After yet another pollution spike in Paris on Monday, Ecology Minister Ségolène Royal conceded that traffic bans should be put in the hands of city authorities.
She had previously lobbied for bans to come after three consecutive days of particularly bad pollution levels, but accepted that the mayor's idea of bans after each peak should be introduced instead.
The bans, which see alternate driving days for cars based on whether their registration plate ends with an odd or even number, will now be rolled out "whenever the region and city authorities demand it", said Royal.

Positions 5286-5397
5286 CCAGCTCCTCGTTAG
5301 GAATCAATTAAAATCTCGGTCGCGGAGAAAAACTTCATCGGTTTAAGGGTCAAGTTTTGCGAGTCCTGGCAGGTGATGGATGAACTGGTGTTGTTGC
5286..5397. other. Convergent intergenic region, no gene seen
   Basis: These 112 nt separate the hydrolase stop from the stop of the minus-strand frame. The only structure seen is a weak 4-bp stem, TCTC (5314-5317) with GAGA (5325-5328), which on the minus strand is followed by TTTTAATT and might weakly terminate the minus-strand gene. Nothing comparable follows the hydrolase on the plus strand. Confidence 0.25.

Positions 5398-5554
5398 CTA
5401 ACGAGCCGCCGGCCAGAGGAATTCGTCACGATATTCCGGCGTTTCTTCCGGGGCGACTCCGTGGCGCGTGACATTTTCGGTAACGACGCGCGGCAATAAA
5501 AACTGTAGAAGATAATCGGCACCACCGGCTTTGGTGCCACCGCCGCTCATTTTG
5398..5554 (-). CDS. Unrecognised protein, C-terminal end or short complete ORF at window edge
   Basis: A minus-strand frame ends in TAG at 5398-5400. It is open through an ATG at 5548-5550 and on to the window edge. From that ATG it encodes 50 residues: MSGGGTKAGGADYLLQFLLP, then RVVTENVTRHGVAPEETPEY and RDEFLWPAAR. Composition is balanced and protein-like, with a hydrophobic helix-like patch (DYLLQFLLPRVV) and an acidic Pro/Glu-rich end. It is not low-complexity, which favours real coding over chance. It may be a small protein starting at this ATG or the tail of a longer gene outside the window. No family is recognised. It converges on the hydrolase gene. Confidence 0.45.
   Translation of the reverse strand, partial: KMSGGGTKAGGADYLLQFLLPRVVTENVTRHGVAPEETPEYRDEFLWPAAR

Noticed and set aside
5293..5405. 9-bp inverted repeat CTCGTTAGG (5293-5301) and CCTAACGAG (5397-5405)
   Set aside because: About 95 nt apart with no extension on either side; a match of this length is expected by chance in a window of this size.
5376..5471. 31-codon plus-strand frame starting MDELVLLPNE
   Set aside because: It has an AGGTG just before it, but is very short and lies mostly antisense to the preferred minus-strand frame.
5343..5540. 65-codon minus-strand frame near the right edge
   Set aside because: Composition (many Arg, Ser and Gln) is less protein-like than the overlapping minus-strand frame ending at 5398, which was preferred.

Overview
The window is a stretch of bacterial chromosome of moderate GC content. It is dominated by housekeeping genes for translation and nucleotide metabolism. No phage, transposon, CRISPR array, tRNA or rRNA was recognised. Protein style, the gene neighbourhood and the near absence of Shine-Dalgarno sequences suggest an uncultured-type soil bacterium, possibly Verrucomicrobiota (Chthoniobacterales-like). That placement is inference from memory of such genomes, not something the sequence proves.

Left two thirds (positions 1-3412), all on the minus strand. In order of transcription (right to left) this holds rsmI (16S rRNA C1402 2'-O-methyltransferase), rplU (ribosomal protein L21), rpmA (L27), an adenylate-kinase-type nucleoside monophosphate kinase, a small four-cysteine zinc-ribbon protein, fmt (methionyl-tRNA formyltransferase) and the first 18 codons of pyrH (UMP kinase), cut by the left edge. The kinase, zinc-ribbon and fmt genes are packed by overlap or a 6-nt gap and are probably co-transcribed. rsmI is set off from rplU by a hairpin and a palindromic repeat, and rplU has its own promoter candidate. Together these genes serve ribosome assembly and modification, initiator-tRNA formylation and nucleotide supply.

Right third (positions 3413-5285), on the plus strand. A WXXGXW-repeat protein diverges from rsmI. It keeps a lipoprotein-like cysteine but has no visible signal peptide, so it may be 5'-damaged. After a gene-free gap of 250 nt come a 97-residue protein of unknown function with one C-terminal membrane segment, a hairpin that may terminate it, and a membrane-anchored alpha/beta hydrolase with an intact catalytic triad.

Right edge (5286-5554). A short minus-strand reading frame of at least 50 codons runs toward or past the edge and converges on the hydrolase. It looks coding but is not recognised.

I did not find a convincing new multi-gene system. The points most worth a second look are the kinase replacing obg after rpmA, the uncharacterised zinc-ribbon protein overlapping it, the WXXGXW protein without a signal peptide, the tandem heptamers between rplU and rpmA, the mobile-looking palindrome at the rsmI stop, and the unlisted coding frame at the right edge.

Such a ban was carried out in March this year, after Paris was briefly measured to have been the most polluted city on earth.
Indeed, one study produced last year claimed that the air quality in Paris was so bad that it was the equivalent of being in a room with eight smokers.
Monday's news will be welcomed by Paris Mayor Anne Hidalgo, a staunch supporter of a greener Paris, who has long fought for stricter anti-pollution measures on the roads of the French capital.
With Paris set to host the COP21 climate summer in December, it's little wonder that every measure is being taken to be as green as possible, with the eyes of the world's media prepared to scrutinize every last detail of the event.